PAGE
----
Cornyn said Senate leadership will look to move on the bill sometime after the legislature returns in September from its month-long break.

  • The move would delay yet again what’s expected to be a bruising floor fight about government surveillance and digital privacy rights.

    “[CISA] needs a lot of work,” Sen. Patrick Leahy (D-Vt.), who currently opposes the bill, told The Hill on Tuesday. “And when it comes up, there’s going to have to be a lot of amendments otherwise it won’t pass.”

    Despite industry support, broad bipartisan backing, and potentially even White House support, CISA has been mired in the Senate for months over privacy concerns.

    Civil liberties advocates worry the bill would create another venue for the government’s intelligence wing to collect sensitive data on Americans only months after Congress voted to rein in surveillance powers.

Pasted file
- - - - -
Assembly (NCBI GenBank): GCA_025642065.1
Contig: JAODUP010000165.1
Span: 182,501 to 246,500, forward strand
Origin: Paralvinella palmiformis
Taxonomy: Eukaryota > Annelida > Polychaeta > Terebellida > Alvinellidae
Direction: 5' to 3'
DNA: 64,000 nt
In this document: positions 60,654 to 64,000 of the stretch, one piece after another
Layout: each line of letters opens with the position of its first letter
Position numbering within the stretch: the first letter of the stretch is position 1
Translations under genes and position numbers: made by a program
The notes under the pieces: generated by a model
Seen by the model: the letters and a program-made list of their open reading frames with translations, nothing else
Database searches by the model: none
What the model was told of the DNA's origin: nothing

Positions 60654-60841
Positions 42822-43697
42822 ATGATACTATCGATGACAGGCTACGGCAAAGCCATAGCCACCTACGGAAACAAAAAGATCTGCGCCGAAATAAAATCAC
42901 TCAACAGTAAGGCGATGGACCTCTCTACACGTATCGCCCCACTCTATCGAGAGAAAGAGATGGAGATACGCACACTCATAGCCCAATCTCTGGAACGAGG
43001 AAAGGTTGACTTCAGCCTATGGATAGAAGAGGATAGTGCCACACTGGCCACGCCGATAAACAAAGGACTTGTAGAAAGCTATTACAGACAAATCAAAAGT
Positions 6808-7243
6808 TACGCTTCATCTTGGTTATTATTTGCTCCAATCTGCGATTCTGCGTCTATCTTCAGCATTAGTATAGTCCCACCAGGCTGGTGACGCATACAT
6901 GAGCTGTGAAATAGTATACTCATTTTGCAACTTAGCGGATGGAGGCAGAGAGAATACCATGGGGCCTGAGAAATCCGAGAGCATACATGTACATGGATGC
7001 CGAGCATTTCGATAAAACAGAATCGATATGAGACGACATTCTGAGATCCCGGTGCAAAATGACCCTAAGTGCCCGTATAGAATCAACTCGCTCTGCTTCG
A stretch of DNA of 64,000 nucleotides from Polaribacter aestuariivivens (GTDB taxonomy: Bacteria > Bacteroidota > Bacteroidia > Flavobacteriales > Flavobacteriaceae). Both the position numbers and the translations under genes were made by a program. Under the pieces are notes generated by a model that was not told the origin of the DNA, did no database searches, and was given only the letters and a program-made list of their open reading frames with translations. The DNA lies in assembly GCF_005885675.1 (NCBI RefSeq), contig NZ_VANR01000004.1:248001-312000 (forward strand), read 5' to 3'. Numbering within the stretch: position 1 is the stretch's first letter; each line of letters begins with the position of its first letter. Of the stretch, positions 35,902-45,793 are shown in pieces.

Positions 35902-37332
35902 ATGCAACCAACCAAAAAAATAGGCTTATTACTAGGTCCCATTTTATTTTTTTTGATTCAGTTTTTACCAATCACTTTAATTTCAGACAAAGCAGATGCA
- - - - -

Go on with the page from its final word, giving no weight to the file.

But industry groups and many lawmakers insist a bolstered data exchange is necessary to better understand and counter the growing cyber threat. Inaction will leave government and commercial networks exposed to increasingly dangerous hackers, they say.

    Sen. Ron Wyden (D-Ore.), who has been leading the chorus opposing the bill, rejoiced Tuesday after hearing of the likely delay.

  • “I really want to commend the advocates for the tremendous grassroots effort to highlight the fact that this bill was badly flawed from a privacy standpoint,” he told The Hill.

    Digital rights and privacy groups are blanketing senators’ offices this week with faxes and letters in an attempt to raise awareness of bill’s flaws.

    “Our side has picked up an enormous amount of support,” Wyden said.